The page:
Monday, December 30, 2013

Saving Mr. Banks

Saving Mr. Banks (2013)
Dir. John Lee Hancock

2.5 out of 5

Some movies are kind enough to save us the burden of interpretation and spell out their agendas clearly in a single unifying scene: a Rosetta Scene.  In Saving Mr. Banks, it's a late-night conversation between Walt Disney and Mary Poppins author P. L. Travers, specifically a heartfelt monologue about the purpose of storytelling.  After struggling to convince and cajole the uptight Travers into signing over the film rights to her stories, Disney explains that the artist's job is to "restore order with imagination."  Though he's talking about Travers' ability to turn her memories of a difficult upbringing in rural Australia into a series of beloved children's books, it's an apt description of the film's mission to reshape the past into a fuzzier and family-friendly image.

Saving Mr. Banks promises a juicy tale about the arduous development of the classic Disney movie musical Mary Poppins, but instead delivers a tidy treatise about childhood trauma nuzzled within a diverting slice of corporate infotainment.  A down-on-her-luck Travers (Emma Thompson) accepts an invitation to supervise the development of a Poppins film with the understanding that she will have script approval.  However, she's immediately displeased with everything about the production, most of all the overly familiar, jokey manner of Walt Disney (Tom Hanks), a man she views as a purveyor of frivolity and empty whimsy.  Travers embarks on an uneasy collaboration with Disney's creative team - screenwriter Don DaGradi (Bradley Whitford) and composers/lyricists Bob and Richard Sherman (B. J. Novak and Jason Schwartzman) - but her imperious demeanor masks the true reasons behind her opposition to Disney's interpretation of her characters.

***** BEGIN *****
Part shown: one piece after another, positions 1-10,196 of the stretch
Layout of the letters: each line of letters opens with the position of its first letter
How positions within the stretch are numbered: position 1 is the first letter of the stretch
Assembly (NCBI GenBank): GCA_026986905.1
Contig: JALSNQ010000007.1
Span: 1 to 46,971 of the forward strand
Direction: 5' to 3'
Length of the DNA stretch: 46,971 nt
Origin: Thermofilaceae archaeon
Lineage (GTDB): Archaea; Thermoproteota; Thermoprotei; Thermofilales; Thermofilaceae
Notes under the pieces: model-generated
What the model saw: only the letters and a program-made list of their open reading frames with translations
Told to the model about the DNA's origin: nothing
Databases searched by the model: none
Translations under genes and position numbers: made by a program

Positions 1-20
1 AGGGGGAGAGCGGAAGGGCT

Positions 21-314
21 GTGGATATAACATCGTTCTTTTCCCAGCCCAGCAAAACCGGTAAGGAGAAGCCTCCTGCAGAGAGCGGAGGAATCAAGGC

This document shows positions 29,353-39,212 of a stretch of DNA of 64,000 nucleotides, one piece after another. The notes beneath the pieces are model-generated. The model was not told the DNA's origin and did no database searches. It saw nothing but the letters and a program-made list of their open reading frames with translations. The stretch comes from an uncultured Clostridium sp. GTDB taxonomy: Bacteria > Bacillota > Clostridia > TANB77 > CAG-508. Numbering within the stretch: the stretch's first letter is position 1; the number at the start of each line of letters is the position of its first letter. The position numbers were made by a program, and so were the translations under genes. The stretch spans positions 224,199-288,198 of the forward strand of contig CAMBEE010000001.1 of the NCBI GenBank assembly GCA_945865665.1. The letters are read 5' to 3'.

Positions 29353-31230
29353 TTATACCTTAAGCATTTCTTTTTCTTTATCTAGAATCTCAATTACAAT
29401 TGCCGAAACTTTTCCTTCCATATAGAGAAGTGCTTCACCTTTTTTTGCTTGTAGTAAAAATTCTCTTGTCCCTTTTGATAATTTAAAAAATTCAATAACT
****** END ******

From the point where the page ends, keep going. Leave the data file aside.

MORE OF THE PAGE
The film is well acted on all fronts, even when the performers appear to be marking time.  Thompson spends almost the entire film in a state of suspended mortification.  The script takes far too long to tease out her backstory in flashbacks featuring Colin Farrell as Travers' impulsive alcoholic father.  And while those portions are considerably dark for a family feature, Saving Mr. Banks is ultimately a safe stroll down a memory lane that's littered with eggshells.  It's naive to think that Walt Disney would be anything less than the shining hero of a Disney-produced movie, but the filmmakers bend over backwards to depict him as the antidote to Travers' corroded, bitter psyche, as if the author had just been waiting for him to reveal the halo atop his head.  At least Hanks is a perfect fit as Disney, twinkling away with the avuncular charm that defined his public persona (and, by most accounts, his private one as well).

Even though some of its takeways are dubious at best and slightly insulting to Travers herself, Saving Mr. Banks is exactly what it sets out to be - good, clean, Uncle Walt-approved fun.  Director John Lee Hancock (The Blind Side) keeps the sentimentality at a tolerable level, mainly thanks to Thompson's dry delivery of acerbic one-liners and his handling of the gradually-developing friendship between Travers and her personal driver (Paul Giamatti).  Squandering a novel premise in favor of reinforcing the company line, Saving Mr. Banks is partially redeemed by small moments showing that these artists, though endowed with godlike powers of emotional transubstantiation, are indeed human after all.

1 comment:

  1. No one with working eyes will be tricked into believing that Hanks is the spitting image of old Uncle Walt. But like the best actors, Hanks uses mannerisms and practiced vocal inflections to capture his subject's essence.
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